Welcome to summer. Trips to the beach, outings on boats, tennis, golf – and dehydration.
For those who don’t head north, summertime in Florida is the dehydration season, and dehydration can be downright dangerous. Especially for seniors.
While the base definition of dehydration – losing more fluids than you take in – might sound relatively benign, it’s not.
Just ask Dr. Thomas Schalcosky, the new director of family medicine at the Cleveland Clinic Indian River Hospital.
Dehydration, he says, can adversely affect your kidneys, your heart, your circulatory system and your brain, along with all your joints and muscles, which, he adds, “are 70 percent water.” In severe cases dehydration can lead to death.
So why are seniors especially prone to dehydration?
Because, “with age, you lose some of your sense of thirst,” according to the National Institute on Aging. And if you don’t feel thirsty, there’s a natural tendency not to replace the water you lose while “being physically active – running, playing tennis, golfing, bicycling or doing any type of sports activity like that,” Schalcosky adds.
In this climate, even less strenuous activities such as gardening, mowing the lawn and long summer walks can lead to dehydration.
Add the fact that many seniors take medications that can adversely affect their hydration levels, and you have the potential for big problems.
Asked if drug-induced dehydration is common, the genial Schalcosky turns somber.
“Absolutely,” he says, “especially for people who take a diuretic, like Spironolactone [which is used to treat heart failure and high blood pressure]. The stronger ones can actually dehydrate you completely. Patients who have heart failure, patients who are hypertensive or even those who have lower extremity edemas can dehydrate quicker, particularly in the hot sun. That’s a concern and a critical issue.”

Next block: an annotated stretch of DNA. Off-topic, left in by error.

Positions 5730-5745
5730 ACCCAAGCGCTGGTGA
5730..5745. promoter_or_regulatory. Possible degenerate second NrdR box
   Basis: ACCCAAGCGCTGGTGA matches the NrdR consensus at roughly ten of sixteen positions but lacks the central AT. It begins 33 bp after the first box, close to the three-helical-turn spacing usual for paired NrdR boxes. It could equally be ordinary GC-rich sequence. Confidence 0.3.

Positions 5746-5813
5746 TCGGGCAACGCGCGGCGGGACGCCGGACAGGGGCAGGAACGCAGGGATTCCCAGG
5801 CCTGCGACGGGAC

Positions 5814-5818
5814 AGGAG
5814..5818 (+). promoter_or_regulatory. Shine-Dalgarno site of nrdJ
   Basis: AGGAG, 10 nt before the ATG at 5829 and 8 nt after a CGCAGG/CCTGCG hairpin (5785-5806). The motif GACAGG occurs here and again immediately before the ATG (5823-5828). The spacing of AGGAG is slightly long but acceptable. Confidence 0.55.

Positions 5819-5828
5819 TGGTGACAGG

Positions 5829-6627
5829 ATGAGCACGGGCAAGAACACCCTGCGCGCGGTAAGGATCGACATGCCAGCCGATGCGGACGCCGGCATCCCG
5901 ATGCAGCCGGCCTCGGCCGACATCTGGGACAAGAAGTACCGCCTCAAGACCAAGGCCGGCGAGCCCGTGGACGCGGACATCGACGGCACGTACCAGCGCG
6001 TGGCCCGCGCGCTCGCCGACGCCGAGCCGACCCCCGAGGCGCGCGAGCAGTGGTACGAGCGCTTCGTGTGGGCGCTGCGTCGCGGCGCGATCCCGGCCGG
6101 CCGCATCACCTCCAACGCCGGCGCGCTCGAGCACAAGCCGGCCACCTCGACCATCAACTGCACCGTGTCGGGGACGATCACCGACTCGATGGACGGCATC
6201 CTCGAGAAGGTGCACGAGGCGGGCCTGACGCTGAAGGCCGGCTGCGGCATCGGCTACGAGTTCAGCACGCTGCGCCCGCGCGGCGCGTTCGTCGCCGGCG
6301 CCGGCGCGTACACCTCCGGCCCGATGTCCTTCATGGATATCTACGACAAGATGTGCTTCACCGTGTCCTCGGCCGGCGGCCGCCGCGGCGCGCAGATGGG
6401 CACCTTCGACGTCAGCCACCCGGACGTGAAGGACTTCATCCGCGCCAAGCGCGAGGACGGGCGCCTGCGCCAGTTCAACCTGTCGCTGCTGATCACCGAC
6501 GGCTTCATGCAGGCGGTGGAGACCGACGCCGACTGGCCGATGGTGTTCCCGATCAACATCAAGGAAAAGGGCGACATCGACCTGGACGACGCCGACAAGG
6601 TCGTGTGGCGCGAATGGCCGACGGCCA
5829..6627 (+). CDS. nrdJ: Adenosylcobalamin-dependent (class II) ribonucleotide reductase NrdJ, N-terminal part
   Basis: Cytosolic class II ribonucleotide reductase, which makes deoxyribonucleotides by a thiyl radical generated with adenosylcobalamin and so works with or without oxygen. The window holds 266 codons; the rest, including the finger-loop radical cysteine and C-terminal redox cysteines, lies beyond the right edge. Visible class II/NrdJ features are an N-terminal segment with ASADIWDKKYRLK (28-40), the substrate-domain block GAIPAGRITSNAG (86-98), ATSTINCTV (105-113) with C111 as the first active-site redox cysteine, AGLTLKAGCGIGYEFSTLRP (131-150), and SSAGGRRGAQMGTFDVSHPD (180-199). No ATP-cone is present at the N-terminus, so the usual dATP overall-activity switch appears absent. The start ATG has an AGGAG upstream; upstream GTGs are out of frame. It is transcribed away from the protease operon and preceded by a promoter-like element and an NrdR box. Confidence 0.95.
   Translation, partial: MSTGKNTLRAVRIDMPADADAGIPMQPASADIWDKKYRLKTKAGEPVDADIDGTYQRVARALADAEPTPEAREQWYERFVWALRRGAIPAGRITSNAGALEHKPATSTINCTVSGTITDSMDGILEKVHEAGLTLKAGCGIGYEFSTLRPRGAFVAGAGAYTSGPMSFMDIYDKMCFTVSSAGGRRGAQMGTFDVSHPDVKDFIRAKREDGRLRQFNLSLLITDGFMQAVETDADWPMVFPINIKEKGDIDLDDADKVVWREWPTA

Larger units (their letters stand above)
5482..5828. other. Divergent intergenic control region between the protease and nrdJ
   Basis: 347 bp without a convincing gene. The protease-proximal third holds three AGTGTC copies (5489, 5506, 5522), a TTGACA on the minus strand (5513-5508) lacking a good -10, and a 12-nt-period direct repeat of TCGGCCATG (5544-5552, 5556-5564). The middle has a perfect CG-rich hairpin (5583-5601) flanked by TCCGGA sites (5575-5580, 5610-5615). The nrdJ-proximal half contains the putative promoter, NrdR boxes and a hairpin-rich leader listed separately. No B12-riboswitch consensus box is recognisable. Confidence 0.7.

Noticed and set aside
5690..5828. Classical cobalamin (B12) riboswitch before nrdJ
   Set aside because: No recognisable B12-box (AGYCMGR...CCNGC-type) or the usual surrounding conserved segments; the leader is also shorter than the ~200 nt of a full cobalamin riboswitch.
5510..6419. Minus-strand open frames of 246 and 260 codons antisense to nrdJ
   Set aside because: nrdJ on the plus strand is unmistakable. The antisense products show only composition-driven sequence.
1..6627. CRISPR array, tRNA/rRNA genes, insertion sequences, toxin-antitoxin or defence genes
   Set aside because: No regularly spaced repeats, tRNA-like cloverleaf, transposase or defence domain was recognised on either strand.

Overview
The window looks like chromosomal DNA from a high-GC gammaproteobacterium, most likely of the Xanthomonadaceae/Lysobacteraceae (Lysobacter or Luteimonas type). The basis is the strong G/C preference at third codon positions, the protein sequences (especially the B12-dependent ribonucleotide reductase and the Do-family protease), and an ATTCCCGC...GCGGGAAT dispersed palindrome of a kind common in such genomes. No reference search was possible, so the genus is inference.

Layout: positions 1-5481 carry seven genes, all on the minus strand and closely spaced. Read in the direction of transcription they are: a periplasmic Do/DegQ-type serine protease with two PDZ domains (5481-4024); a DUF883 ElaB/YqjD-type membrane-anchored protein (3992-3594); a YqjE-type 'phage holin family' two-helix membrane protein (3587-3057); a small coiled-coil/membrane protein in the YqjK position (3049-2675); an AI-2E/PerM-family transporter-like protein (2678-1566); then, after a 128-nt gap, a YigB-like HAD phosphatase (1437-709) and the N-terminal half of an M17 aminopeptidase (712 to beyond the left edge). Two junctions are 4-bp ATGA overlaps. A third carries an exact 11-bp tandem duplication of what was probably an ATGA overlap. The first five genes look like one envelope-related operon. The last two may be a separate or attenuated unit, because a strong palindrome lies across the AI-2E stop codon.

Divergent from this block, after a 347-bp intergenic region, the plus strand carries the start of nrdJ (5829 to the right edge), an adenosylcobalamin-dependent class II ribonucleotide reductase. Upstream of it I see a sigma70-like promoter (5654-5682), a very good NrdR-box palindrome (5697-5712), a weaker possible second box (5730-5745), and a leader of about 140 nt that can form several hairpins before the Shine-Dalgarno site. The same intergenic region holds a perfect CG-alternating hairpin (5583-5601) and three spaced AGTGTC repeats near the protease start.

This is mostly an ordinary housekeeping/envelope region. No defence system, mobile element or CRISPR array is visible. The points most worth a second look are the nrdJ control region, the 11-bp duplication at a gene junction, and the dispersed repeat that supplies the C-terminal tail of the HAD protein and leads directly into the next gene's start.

And while many Floridians might automatically reach for a tall glass of iced sweet tea to hydrate, Schalcosky says there are other beverages that are better.
“Coffee does not count. Tea doesn’t count. They will dehydrate you. People will drink sweet tea or plain tea and think that’s hydration and it isn’t. That’s dehydration,” according to Schalcosky.
(That view of tea, however, is not universally held. While the caffeine in both coffee and tea does have some diuretic effect, the National Institutes of Health now says “statistical analysis has concluded that black tea offers similar hydrating properties to water.”)
Soft drinks, meanwhile, definitely don’t help with hydration.
“Coca Cola or Ginger Ale or Seven-Up, Dr. Pepper, Mountain Dew or any of those [actually] dehydrate you to a certain extent because they have phosphorous in them that depletes your electrolytes,” Schalcosky says.
Electrolytes are minerals in your body that have an electric charge. They are in your blood, urine and tissues. Electrolytes are important because they help balance the amount of water in your body, balance your body’s pH levels, move nutrients into your cells and move waste out of your cells.
Schalcosky suggests a pair of semi-exotic beverages to help fight the effects of dehydration: watermelon juice and coconut water.
“I do medical mission trips to Brazil and we go to outlying areas there where they have coconuts. That’s the best thing to hydrate [since] it has all the electrolytes that you need to hydrate yourself,” says this transplant from Ohio’s Cleveland Clinic.
Of course, if juicing whole watermelons on your kitchen counter or shimmying up the nearest coconut palm doesn’t appeal to you, many stores – including Publix, Target and Walmart – sell pre-bottled watermelon juice, and there are dozens of coconut waters available with brand names like Vita Coco, Zico and Price & Spring from which to choose.
And then there’s water: straight from the tap or inside any one of the 200-plus brand-name bottles that line our supermarket’s shelves.
Asked if some of those bottled brands might be better than others, this affable physician tactfully declines to name names but does say “the alkaline water seems to be better because it’s closer to what your natural pH is. Spring waters are very good because they have all the natural minerals. I recommend that.”
Bottom line, Schalcosky clearly agrees with Dr. Sandra Schneider of the American College of Emergency Physicians when she says “dehydration is very dangerous,” especially as the temperature and humidity rise.
So, as Florida’s summer heat starts to kick in, it’s very important to remember to keep yourself fully hydrated.
Dr. Thomas Schalcosky is the new director of family medicine at CCIRH. His office is at 3450 11th Court, Suite 201. The phone number is 772-794-3364.